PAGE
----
Pharmaceutical company admits supplying contaminated feed

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A pharmaceutical company has admitted supplying contaminated feed for premature babies that allegedly caused the death of a nine-day-old boy.

An investigation was launched after three babies, including Yousef Al-Kharboush, died and another 20 needed treatment when they developed Bacillus Cereus bacteraemia linked to ITH Pharma’s supply of total parenteral nutrition (TPN) to 14 hospitals in 2014.

The infants were given the fluid as nutrition because they were unable to feed on their own between May 27 and June 2, 2014.

Adrian Darbishire QC, on behalf of ITH Pharma, entered guilty pleas to three offences at Southwark Crown Court today.

An investigation was launched after three babies, including Yousef Al-Kharboush, (pic) died and another 20 needed treatment when they developed Bacillus Cereus bacteraemia

An investigation was launched after three babies, including Yousef Al-Kharboush, (pic) died and another 20 needed treatment when they developed Bacillus Cereus bacteraemia

They include failing to make a suitable and sufficient risk assessment between August 1, 2009 and June 1, 2014 over the supply of TPN to patients, under the 1999 Health and Safety at Work Regulations, and two charges of supplying a medicinal product which was not of the nature or quality specified in the prescription, under the Medicines Act on May 27, 2014.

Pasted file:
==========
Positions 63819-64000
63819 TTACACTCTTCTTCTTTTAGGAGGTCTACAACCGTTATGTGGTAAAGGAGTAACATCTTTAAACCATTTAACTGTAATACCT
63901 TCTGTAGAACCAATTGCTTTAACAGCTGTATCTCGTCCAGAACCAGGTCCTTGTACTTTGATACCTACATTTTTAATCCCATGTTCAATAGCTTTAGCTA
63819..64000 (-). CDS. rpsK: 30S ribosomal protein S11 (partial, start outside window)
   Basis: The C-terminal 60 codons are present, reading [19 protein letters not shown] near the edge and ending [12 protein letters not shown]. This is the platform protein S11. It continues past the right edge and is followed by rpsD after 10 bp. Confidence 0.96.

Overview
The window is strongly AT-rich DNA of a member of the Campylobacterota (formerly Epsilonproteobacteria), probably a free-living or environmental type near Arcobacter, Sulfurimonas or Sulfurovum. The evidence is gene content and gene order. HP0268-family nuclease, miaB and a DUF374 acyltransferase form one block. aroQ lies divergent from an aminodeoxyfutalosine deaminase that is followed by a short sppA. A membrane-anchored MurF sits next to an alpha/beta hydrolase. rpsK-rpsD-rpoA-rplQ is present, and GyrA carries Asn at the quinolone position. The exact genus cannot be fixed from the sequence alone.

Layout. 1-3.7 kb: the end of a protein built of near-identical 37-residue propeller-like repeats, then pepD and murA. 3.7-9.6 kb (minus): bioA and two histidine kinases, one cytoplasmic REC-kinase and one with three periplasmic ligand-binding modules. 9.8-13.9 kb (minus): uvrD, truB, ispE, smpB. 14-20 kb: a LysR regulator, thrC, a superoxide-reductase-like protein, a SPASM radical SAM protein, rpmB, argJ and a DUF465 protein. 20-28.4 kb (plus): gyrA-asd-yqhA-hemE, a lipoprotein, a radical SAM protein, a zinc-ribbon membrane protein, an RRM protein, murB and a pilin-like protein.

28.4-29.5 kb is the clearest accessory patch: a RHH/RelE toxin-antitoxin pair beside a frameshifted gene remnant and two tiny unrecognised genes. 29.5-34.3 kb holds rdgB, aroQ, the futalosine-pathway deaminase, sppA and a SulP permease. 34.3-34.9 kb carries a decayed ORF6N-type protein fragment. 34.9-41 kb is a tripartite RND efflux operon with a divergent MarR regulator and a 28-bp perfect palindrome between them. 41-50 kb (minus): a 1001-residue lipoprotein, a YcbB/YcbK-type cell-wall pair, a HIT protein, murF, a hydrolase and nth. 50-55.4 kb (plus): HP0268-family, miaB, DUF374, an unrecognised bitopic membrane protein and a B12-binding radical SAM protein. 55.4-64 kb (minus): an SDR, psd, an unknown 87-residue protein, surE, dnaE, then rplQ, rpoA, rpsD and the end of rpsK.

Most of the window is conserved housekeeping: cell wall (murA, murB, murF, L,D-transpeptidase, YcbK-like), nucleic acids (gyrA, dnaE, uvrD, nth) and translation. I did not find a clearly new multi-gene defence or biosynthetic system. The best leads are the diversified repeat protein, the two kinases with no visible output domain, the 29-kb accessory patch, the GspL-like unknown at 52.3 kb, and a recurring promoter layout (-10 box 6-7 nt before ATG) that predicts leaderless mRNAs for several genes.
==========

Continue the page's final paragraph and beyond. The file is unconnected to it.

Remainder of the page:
One of the Medicines Act charges relates to Yousef, while the second covers the other 22 babies, whose names are contained in a confidential index.

Yousef and his twin brother, Abdulilah, were born by emergency Caesarean section at St Thomas’ Hospital in central London at 32 weeks gestation in May 2014.

While in intensive care they were both fed intravenously, but while Abdulilah was not affected, Yousef died.

Prosecutors allege his death resulted from him being fed the contaminated TPN, although ITH Pharma denies his death was caused by the administration of the feed.

Judge Deborah Taylor will decide the issue over a two-day sentencing hearing on April 28.

Mark Heywood QC said ITH Pharma’s pleas were ‘acceptable’ to the Crown Prosecution Service (CPS) and ‘meet the justice in the case’.

However, Vicki Golden, the mother of Tameria Aldrich, who died nine days after Yousef on June 10 after being transferred to St Thomas’ from Broomfield hospital in Chelmsford, and whose twin sister Tia survived, left the court in tears.

Ms Golden’s godmother Joanne Bartlett, who is known as Dolly, had already stormed out of court as Mr Darbishire said: ‘These offences occurred eight years ago and the company has been and continues to be a trusted supplier of TPN for the NHS.’

ITH Pharma CEO Karen Hamling and her husband Adam Bloom made a  statement following the children's deaths at their Park Royal production plant in west London

ITH Pharma CEO Karen Hamling and her husband Adam Bloom made a statement following the children’s deaths at their Park Royal production plant in west London